The Alan Review
Current Editor
Wendy Glenn wendy.glenn@uconn.edu
Volume 22, Number 1
Fall 1994


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On the Beautiful Trail We Go: The Story Behind The Big Wander

Will Hobbs

With each of my novels, I've begun from a single image. Long before I start scratching around for a story, there's that image so full of promise and so laden with emotion. With The Big Wander, the image was of a boy, a burro, and a dog adventuring into Utah's matchless redrock country. It came from reading the letters of the young artist Everett Ruess, that "vagabond for beauty," who disappeared in the canyons of the Escalante in 1934 after four years of wandering.

The emotion I brought to the image was stirred by those evocative lines from Aldo Leopold's A Sand County Almanac: "I am glad I shall never be young without wild country to be young in. Of what avail are forty freedoms without a blank spot on the map?"

I wanted to write a novel worthy of those words. I posted them on my bulletin board at the outset of my search for this story.

In Gary Snyder's Axe Handles, there's a marvelous poem entitled "On Top" that seems to be about composting. The "new stuff" goes on top; then there's turning, waiting, watering, sifting . . . . His last line, "A mind like compost," makes us realize he's been describing the creative process. The writing of my novels, too, I realize, has been a whole lot like composting.

With a novel, there's a compost pile building long before you recognize it as such. Everett Ruess and Aldo Leopold were part of the "old stuff" for The Big Wander; so too was Oliver La Farge's Laughing Boy, Frank Waters' Masked Gods, and countless other titles, along with my own life experience in the Southwest. My teenage summers working as a guide at Philmont Scout Ranch in northern New Mexico sparked my sense of place here, and since 1973 Jean and I have been living in southwestern Colorado, hiking in the San Juan Mountains and exploring the nearby Utah canyon country every chance we get.

I'd written a novel set in the San Juans (Bearstone), and one in the Grand Canyon (Downriver); now it was time for what I'd come to regard as the most beautiful "blank spot" on the map of North America, the canyon country surrounding the confluence of the San Juan and the Colorado Rivers. Intrigued by the canyons in which Everett Ruess had disappeared, Jean and I hiked down Coyote Gulch to the Escalante River and were stunned by the beauty. Even before I had a story, I knew I wanted it to end here.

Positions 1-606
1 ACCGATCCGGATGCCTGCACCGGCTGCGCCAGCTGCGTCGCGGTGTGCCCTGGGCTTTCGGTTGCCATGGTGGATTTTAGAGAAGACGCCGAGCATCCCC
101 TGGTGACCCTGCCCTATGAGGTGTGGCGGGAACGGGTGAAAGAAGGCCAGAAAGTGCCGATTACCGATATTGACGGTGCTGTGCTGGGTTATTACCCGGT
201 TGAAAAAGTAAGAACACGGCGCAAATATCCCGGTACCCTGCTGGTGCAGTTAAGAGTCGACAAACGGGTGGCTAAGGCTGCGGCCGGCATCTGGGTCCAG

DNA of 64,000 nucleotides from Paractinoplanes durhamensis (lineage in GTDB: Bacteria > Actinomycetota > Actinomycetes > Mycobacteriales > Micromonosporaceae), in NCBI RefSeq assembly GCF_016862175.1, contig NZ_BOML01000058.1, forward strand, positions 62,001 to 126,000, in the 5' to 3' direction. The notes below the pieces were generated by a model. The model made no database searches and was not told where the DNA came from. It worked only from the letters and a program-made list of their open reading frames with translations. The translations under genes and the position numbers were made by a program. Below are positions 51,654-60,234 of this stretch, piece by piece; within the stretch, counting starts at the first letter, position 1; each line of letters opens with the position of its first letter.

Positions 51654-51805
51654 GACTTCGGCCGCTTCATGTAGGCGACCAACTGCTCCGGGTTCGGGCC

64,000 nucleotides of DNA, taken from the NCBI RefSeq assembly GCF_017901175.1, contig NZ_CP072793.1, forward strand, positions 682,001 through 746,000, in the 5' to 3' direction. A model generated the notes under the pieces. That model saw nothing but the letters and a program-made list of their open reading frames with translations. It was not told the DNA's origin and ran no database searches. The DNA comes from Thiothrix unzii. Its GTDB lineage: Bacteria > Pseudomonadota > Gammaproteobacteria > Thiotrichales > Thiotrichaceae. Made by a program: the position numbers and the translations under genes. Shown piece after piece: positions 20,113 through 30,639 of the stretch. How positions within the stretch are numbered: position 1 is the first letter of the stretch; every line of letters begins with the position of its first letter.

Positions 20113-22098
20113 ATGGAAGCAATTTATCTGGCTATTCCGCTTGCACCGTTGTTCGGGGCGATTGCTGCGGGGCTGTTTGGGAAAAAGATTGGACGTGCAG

On our way home, we swung by one of our favorite places, Monument Valley. I began thinking about a character traveling between Monument Valley and Escalante in Everett's mode: on foot, accompanied by a burro and a tiny dog. Hiking through the northern edge of the reservation, my character would inevitably meet Navajo people, as Everett had, and he would meet the Mormon people of the Escalante country, again as Everett had. In his last letter, Everett Ruess had written, "I stopped a few days in a little Mormon town and indulged myself in family life, church-going, and dances. If I had stayed any longer I would have fallen in love with a Mormon girl . . . ." Maybe my protagonist would fall in love with a girl of the Escalante country . . . These were my first inklings of plot as I plunged into my reading.

Before I start writing, I always go on a reading binge. Partly it's procrastination, but it's pleasure too, and I always learn a little here and a little there, sparks of ideas for the novel. I reread Everett's letters in W. L. Rusho's A Vagabond for Beauty, and I read Land of Living Rock and Standing Up Country by C. Gregory Crampton, as well as his Ghosts of Glen Canyon, with its photographs of historic sites in Glen Canyon before it and its hundred side-canyons were flooded by Lake Powell in 1963. I realized that 1962 was the last summer that the Colorado was free-flowing through Glen Canyon, "The Place No One Knew." I began to think about setting the novel in that summer; it seemed especially right since that was the summer I was the age of the character I'd be writing about. On this trek of my hero's, he could discover Glen Canyon in its last summer.